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Running Start Students Win Big Amazon Scholarship, Opportunity

Home/News/Running Start Students Win Big Amazon Scholarship, Opportunity
2022-05-12T11:00:14+00:00 May 2, 2022|News|
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Running Start Students Win Big Amazon Scholarship, Opportunity

  • Samuel Deressa and Daniel Tadesse celebrate their scholarships.

Two Computer Science Students Earn $40,000 Scholarship and Internship

When you’re a student, it’s not every day you win a $40,000 scholarship with a paid internship offer to one of the biggest tech companies in the world, Amazon.

There’s even less of a chance to win the same opportunity like that with a best friend.

But that’s exactly what happened to two Highline College Running Start students after learning they won the Amazon Future Engineer Scholarship, a scholarship awarded to 250 students, six from Washington in April.

Des Moines resident Daniel Tadesse, 17, found out first. One day after classes, Tadesse was on his way home to open a package he had been expecting. But when he opened it, it wasn’t his package. It was an announcement from Amazon that he had won the scholarship.

“I was just shocked,” Tadesse recalled. “I gasped so hard. My brother was there and we were celebrating and then I called Sam.”

SeaTac resident Samuel Deressa, 18, has been friends with Tadesse since their basketball days at the YMCA. This past year, the two had spent months of their senior year in high school mapping out a spreadsheet of scholarships to apply to.

After Deressa got the call, he went over to Tadesse’s and the two celebrated.

Tadesse said they had been watching winner announcements all day and assumed neither of them didn’t get the scholarship. Once Tadesse won, they checked the website again and Deressa’s name still wasn’t among the list of winners. They had assumed he didn’t win.

But the next day, Amazon and Highline Public Schools set up a special surprise for the seniors –– the announcement that Deressa also won the scholarship and internship opportunity.

“I was super excited when I found out about the internship because I honestly didn’t think I was going to win,” Deressa said. “I saw other students from across the United States winning and they were really amazing and well-accomplished students so I did not think I would win.”

Tadesse is happy his friend won too.

“It’s nice having a friend that works hard with you,” Tadesse said of Deressa. “I wouldn’t say it’s a competition. We definitely want each other to succeed… If I won the Amazon scholarship by myself, I would feel bad. I want him to win too, you know?”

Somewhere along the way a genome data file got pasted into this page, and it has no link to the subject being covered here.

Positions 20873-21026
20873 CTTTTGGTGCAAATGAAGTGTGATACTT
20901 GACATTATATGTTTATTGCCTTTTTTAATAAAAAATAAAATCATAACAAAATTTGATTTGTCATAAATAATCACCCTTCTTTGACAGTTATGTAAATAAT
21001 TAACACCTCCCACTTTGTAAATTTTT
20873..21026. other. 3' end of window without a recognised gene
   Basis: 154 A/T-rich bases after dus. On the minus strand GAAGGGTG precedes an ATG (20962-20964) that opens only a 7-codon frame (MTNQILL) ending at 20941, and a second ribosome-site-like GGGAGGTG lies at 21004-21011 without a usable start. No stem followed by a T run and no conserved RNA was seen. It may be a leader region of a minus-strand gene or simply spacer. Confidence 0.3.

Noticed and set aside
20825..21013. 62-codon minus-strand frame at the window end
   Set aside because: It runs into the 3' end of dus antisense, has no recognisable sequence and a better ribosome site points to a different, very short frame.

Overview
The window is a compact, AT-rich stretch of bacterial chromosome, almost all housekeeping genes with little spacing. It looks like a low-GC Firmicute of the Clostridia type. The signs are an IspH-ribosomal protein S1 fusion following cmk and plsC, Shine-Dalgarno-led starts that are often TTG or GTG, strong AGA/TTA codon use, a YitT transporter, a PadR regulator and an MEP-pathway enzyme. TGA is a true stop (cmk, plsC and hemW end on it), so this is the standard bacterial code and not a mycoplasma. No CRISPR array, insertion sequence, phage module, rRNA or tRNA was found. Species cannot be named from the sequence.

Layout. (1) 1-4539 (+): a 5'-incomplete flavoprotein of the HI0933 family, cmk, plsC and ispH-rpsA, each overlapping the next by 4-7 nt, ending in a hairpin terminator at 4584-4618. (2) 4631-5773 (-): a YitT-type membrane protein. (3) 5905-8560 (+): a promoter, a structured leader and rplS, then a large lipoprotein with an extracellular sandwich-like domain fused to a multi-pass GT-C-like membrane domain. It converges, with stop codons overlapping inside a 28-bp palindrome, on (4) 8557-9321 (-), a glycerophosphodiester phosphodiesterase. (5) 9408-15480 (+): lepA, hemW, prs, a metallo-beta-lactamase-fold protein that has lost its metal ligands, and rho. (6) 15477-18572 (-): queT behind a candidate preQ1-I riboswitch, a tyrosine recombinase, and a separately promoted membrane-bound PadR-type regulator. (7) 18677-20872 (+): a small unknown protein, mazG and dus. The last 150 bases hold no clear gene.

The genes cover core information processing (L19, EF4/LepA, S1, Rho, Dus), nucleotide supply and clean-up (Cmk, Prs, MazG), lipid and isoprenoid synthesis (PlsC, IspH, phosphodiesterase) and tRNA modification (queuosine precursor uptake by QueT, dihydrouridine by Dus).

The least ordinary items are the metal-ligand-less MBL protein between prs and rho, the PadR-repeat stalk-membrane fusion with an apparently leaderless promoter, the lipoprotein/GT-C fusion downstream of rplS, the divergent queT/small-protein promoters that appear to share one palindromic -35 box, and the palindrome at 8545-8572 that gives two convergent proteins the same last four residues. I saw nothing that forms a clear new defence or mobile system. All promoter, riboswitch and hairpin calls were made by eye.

Both students plan to use the scholarship money to continue to study computer science. Deressa and Tadesse both plan to attend the University of Washington’s Paul Allen School of Computer Science in the fall of 2022. After learning all they can during their freshman year, the two will work at their Amazon internship in the summer of 2023. Eventually, Deressa hopes to become a software engineer. Tadesse says he’d like to become a software engineer as well but his recent success has him thinking he may want more, whether that’s through education or research opportunities.

Regardless of what career path either chooses, both credit Highline College’s courses they were able to take through Running Start as huge factors in their achievements.

“I chose running start to explore more topics and have more class choices all while getting college credit,” Deressa said. “I chose Highline College because my friends took a lot of classes here and told me they loved all the classes they took and had a wide variety of classes and professors cared about supporting students.”

Deressa said he chose to pursue computer science because he loved taking his first python class at Highline College. While at the college, he’s also joined MESA, a program that serves underrepresented students in STEM (Science, Technology, Engineering and Math), and became the vice president of the Computer Science Club.

Tadesse said he became interested in STEM education after he participated in a robotics competition his freshman year of high school. However, his interest in computer science came after he participated in a program that taught him how to manipulate websites. He then honed those skills at Highline with one python class and two java classes.

“They’ve been really fun,” he said. “I’ve learned a lot of skills that I will continue building on.”

In reflecting on their accomplishments as they prepare to graduate from both high school and Highline College this spring, the two students are rightly proud of their hard work.

“Our goal was always to get into UW,” Tadesse said. “Now, it’s like, we got the scholarship, we got other schools –– we got past that –– and it’s a great feeling to show that hard work pays off. I’m really grateful for this opportunity and looking forward to what’s happening in the future.”

And advice to others?

“All the kids out there who don’t think they are good enough… you are!” Deressa said. “Just shoot your shot and everything will work out for you.”

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